Using artwork as problem context in generic critical thinking instruction: A strategy for thoughts

Kelly Y L KU*, Venus S.L. Lee, James Walter ELLIS

*Corresponding author for this work

Research output: Contribution to journalArticlepeer-review

3 Citations (Scopus)

Abstract

The teaching of good thinking is in part about taxonomy of skills, and in part, about stretching one's awareness and sensitivity to all possible problem contexts. Inquiring about social issues is currently a common instructional strategy to enhancing generic critical thinking. It has been found effective in nurturing a mind that is structured and evidence-based (e.g., Angeli & Valanides, 2009; Ku, Ho, Hau, & Lau, 2014). Critical thinking, nonetheless, is “not mechanical” (Wegerif, 2007, p. 7). One current challenge is to integrate into the conventional logic-based practice of generic critical thinking instruction the ‘soft’ elements of thinking (Claxton, 1999). We argue that artwork presents itself as distinct and novel alternative to the more verbal-based learning materials that students are habituated. In observing and thinking about art images, pre-logical and preverbal thoughts and feelings that are otherwise not easily assessed can be elicited (Root-Bernstein & Root-Bernstein, 2003). Observing and imaging are primary thinking tools representing the more primitive, implicit, and sensual aspects of a person's reasoning. In this article, we reviewed evidence of existing generic critical thinking instruction, and illustrated a strategy that infuses visual artwork as the problem context into Halpern's (2003) Four-part Critical Thinking Instructional Model. There is a need for educators to acknowledge that any high quality thoughts must be a result of the mind simultaneously engaging in creation and critical evaluation of its creations (Paul & Elder, 2008). Though we are cautious not to make an automatic connection between reasoning about artwork and nurturing creative thinking, we considered our argument a step towards recognizing creative and critical thought as “integrated, and unitary” (Paul & Elder, 2006, p. 34).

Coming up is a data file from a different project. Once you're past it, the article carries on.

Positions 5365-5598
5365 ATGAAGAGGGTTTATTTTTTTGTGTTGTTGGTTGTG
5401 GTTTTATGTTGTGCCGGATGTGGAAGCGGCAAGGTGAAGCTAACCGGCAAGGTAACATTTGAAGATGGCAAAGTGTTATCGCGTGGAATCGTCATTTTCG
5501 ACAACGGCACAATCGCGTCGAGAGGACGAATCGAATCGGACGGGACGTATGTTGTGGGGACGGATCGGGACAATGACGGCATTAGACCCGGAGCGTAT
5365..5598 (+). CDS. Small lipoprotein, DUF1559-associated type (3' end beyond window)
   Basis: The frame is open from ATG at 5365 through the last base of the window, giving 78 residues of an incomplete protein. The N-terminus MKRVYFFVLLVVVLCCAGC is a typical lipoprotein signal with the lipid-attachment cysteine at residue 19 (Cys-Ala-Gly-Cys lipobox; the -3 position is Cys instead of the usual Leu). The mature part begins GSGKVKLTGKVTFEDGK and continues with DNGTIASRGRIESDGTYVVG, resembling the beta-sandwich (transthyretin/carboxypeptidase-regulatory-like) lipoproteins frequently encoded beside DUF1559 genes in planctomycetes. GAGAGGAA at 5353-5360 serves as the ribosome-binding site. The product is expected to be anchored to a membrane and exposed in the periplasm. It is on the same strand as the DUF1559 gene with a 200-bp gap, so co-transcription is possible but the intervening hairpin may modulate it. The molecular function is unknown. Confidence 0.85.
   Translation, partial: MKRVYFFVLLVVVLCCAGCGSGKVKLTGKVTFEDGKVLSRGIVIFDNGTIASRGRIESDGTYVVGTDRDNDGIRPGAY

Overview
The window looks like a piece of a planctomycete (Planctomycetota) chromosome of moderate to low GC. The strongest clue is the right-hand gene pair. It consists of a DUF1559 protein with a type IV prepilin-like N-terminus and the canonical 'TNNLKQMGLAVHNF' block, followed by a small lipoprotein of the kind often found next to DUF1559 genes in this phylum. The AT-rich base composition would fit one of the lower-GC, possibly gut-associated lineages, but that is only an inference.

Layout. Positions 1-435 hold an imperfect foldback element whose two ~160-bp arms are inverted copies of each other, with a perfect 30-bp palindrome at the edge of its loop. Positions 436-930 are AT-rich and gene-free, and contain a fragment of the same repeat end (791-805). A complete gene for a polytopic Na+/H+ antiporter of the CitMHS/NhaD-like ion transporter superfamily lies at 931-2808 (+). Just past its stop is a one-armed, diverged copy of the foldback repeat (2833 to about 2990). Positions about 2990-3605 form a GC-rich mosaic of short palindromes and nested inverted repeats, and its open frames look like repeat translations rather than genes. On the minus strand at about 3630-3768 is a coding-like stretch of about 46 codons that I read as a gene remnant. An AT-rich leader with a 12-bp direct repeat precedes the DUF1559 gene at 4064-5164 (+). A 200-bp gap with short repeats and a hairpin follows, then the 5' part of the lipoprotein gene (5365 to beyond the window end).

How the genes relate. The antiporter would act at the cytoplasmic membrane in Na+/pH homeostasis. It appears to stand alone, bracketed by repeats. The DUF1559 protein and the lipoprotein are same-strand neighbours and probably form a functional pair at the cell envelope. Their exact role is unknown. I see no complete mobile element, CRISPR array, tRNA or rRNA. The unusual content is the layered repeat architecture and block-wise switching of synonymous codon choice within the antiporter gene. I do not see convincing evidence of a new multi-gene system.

Original languageEnglish
Pages (from-to)53-59
Number of pages7
JournalThinking Skills and Creativity
Volume25
DOIs
Publication statusPublished - Sep 2017

Scopus Subject Areas

  • Education

User-Defined Keywords

  • Art
  • Creative thinking
  • Critical thinking
  • Instructional strategy

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